Therefore, I’d like to discuss how such data-sharing tenets do or do not fit into the current Digital Humanities landscape.  I have seen online discussions and articles, such as Christine Borgman’s “The Digital Future is Now: A Call to Action for the Humanities,” but what have been the results so far?  Or, if I’m completely mistaken and such systems for data sharing already exist (maybe GitHub has become the de facto standard, for instance?), I’d love to learn more about those systems during this THATCamp, too.

Speaking (digital) truth to (analog) power Thu, 19 Apr 2012 19:01:22 +0000

[NOTE: I proposed this session for THATCamp Prime last summer and it didn’t fly. If at first you don’t succeed…]

According to Urban Dictionary (most credible source EVER!), the phrase “speak truth to power” means:

A phrase coined by the Quakers during in the mid-1950s. It was a call for the United States to stand firm against fascism and other forms of totalitarianism; it is a phrase that seems to unnerve political right, with reason.


A vacuous phrase used by some on the political Left, especially the denizens of the Democratic Underground website. Ostensibly, it means to verbally confront or challenge conservative politicians and conservative ideals using the overwhelmingly logical and moral arguments of liberalism. Doing so would, naturally of course, devastate the target individual, leaving them a stuttering, stammering bowl of defeated jelly. That or cause them to experience an epiphany that would have such a profound, worldview-changing effect that they would immediately go out and buy a Che t-shirt and start reading Noam Chomsky. Unfortunately, the individuals who would use this phrase have little or no understanding of either liberalism or conservatism, and the “truth” that they speak consists mainly of epithets and talking points, memorized by rote, which they learned from other, equally vapid liberals. As such “speak truth to power” joins other feel-good but ultimately meaningless gems from Leftist history such as “right on”, “up against the wall”. “question everything” and the ever-popular “fuck you, pig”.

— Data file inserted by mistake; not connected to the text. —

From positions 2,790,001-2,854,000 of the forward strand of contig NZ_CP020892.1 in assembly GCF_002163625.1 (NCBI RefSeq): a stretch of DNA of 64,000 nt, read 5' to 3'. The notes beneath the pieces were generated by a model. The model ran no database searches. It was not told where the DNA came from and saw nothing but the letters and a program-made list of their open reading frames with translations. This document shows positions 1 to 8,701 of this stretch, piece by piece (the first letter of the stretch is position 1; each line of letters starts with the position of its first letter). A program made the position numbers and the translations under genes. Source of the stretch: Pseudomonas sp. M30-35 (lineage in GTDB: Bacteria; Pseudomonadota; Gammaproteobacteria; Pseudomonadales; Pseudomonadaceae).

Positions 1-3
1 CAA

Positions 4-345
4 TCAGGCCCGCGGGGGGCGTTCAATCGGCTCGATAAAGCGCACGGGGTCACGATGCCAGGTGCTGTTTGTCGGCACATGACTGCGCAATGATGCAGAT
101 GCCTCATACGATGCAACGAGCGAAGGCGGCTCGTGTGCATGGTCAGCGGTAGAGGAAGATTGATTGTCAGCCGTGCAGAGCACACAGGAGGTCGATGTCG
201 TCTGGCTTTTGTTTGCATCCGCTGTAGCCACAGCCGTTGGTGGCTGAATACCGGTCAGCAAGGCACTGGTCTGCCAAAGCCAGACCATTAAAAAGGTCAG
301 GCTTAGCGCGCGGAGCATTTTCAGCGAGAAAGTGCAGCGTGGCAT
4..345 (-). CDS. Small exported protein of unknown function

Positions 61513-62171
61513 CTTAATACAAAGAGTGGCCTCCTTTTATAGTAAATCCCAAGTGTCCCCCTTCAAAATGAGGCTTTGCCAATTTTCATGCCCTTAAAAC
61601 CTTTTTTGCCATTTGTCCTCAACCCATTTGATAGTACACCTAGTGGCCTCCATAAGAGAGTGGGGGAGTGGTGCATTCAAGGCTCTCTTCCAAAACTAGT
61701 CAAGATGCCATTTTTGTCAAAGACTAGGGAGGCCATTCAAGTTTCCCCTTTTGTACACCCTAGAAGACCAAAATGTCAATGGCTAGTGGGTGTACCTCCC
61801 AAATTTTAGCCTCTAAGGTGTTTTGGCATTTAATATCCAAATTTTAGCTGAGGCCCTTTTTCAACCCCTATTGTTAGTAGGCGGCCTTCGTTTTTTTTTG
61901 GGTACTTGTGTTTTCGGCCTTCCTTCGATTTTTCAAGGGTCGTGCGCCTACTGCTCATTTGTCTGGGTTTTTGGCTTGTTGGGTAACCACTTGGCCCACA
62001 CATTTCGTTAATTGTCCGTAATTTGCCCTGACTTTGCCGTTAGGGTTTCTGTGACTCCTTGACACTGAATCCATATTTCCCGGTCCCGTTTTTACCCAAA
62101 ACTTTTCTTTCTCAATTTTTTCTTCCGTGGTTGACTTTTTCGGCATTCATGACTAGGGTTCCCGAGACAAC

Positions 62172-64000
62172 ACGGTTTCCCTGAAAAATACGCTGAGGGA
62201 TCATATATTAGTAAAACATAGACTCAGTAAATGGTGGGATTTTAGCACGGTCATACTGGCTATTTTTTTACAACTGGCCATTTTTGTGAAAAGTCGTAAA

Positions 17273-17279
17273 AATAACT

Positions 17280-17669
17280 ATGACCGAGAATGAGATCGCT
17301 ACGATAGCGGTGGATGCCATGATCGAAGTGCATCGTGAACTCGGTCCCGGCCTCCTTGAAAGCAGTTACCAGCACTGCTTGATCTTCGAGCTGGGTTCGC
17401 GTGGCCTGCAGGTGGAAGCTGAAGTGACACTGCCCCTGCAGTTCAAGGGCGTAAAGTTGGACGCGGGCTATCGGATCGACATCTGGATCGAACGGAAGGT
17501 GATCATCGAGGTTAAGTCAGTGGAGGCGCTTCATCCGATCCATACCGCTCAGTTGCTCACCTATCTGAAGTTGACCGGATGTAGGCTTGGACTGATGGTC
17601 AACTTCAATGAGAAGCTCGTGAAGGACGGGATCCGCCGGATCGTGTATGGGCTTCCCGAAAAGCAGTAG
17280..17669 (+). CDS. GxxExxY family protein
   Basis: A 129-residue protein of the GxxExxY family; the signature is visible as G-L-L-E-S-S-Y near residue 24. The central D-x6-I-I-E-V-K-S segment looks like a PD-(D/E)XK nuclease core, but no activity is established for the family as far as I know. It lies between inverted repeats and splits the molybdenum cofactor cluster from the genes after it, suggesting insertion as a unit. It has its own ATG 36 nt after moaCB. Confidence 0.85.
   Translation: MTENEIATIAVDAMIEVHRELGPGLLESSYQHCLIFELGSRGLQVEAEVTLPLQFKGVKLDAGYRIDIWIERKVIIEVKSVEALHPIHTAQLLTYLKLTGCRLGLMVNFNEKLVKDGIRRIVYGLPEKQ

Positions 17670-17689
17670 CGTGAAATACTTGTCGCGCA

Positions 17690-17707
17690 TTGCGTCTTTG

(Well, OK, then…)

Seeking out slightly more credible sources for the origin of the phrase leads one to a Quaker pamphlet from the 1950s. As a “trained” political scientist, I think of Aaron Wildavsky’s book and, more recently, a book by Manning Marable. Across these sources, I believe the phrase is about questioning reasoning of “the state;” it’s about bringing information (maybe evidence?) to the table with those who are in formal positions of power who may not want to “hear” it.

I suspect other THATCamp attendees find themselves in positions like those that I find myself in where I have opportunities to “speak truth to power.” I get coded as “the technology guy” and “volunteered” onto any/all task forces and/or committees (let’s call them task committees) that have any connection at all to technology. Often, those task committees are led by someone with formal decision-making authority who may or may not *really* want to hear what you say.